I came up with alternative activities that you can do with your baby/toddler when you are in a restaurant. I learned that not all restaurants are child-friendly and so it’s always better to be prepared. Here are some of my suggestions:
- Art materials: Bring a drawing book and a set of crayons with you. Although your child may just doodle at this time, this activity does not only exercise his finger muscles but also encourages creativity on his part. You can also come up with short stories about what you see on his paper, and this will definitely keep him interested all the more. I like the washable crayons and markers because it’s easy to clean during meal times.
- A variety of board books. I usually bring 2-3 small books because they come in handy. You can bring your child’s favorite book together with other books of interest to him. I also try to bring a new book because it makes them curious and keeps them focused for a longer period of time.
- Different Types of Paper: You will be surprised at the many things your child can come up with just by giving them paper. Just a word of caution: give this to older infants who have the least tendency to eat anything they get their hands on. You can let them tear, crumple, roll and even press the paper.
- Manipulatives: There are a lot that you can choose from. These materials can be purchased from the toy store or you can even make one for your child. You can do the lacing beads/stringing beads (where your child will string the beads through the hole); puzzles; and table blocks. I also like the food play toys that your child can cut using a plastic knife/utensil. Materials such as these do not only develop fine motor skills but also develops one’s ability to focus on a given task.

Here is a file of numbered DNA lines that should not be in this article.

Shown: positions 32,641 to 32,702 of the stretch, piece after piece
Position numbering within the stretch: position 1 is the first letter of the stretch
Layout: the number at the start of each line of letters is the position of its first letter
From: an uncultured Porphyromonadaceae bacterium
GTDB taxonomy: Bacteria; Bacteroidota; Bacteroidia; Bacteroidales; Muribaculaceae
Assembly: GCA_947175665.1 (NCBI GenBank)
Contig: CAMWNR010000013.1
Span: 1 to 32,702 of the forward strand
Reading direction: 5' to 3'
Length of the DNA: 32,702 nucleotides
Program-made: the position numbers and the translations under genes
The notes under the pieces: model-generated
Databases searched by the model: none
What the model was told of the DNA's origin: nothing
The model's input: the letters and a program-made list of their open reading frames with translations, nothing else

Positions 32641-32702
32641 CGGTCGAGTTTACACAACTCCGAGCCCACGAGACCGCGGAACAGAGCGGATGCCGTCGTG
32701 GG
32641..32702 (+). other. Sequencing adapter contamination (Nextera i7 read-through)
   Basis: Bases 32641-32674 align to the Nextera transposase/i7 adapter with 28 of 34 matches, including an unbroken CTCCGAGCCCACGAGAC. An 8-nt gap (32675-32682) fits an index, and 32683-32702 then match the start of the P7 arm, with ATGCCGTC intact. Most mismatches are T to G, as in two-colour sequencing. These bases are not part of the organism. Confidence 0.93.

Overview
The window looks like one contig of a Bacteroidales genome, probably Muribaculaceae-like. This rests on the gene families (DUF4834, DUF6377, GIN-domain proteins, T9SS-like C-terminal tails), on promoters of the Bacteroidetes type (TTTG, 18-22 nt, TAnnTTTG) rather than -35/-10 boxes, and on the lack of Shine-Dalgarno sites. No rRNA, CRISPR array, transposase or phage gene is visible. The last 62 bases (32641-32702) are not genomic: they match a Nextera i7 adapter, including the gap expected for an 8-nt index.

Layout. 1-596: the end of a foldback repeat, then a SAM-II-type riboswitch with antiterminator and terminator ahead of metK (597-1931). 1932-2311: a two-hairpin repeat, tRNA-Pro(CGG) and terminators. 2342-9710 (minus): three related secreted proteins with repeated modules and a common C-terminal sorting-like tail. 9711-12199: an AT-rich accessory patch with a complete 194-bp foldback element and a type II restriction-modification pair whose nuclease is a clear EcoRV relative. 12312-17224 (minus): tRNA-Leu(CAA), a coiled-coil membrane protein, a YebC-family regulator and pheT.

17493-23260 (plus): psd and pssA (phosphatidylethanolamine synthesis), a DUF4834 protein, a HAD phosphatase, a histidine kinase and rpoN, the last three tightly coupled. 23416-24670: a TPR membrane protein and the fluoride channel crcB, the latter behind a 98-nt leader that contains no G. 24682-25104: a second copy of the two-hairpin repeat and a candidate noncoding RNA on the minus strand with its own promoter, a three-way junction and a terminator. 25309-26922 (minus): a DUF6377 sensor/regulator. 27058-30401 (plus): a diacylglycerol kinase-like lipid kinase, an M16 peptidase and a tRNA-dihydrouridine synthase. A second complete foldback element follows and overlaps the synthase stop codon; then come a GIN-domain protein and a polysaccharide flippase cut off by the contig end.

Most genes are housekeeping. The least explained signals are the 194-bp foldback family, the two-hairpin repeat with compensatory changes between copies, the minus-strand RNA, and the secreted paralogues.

- Stickers: There are so many stickers that you can choose from. Pick the one that interests your child- a cartoon character, a particular animal, or colors/shapes. You can have a sticker book wherein your child can decorate. For younger infants, I usually choose the big stickers while for the older ones, the smaller stickers are good for them.
To tell you frankly, it was never easy at first. There were many times when Mike and I wanted to just take out our phone while we were trying to establish this routine. I’m glad that we supported each other as we took simple steps each day. We are most thankful to God for giving us that extra patience and grace to do this. Now, we see the benefits of what we started 3 years ago with our children. We see how our children are learning to wait more patiently whenever they see us eating, we notice how our youngest, Julia, can sit longer and feed herself, and we observe how Ellie, will ask us to tell her stories while we all finish our food. Small victories but these mean so much to us.
The key is that we knew what was our goal in mind, and this kept us motivated to stick to our commitment. Our desire is that we give value to meal times with our children because we want to preserve this time as the only time when we can be temporarily disconnected from the concerns of the world yet be connected with people who matter to us the most.
As parents, Mike and I want to impart to our children the importance of being present, of listening and conversing with each other (face-to-face), and it pays to start this habit while they are still young.
If you want to read more about this topic:
Check the following references:
Website References: (online version of articles on policy statements)
Hammond, R.A. (2009). Respecting Babies: A new look at Magda Gerber’s RIE approach. Washington, DC: ZERO TO THREE
Medina, J. (2014). Brain rules for baby: how to raise a smart and happy child from zero to five. Seattle, WA: Pear Press.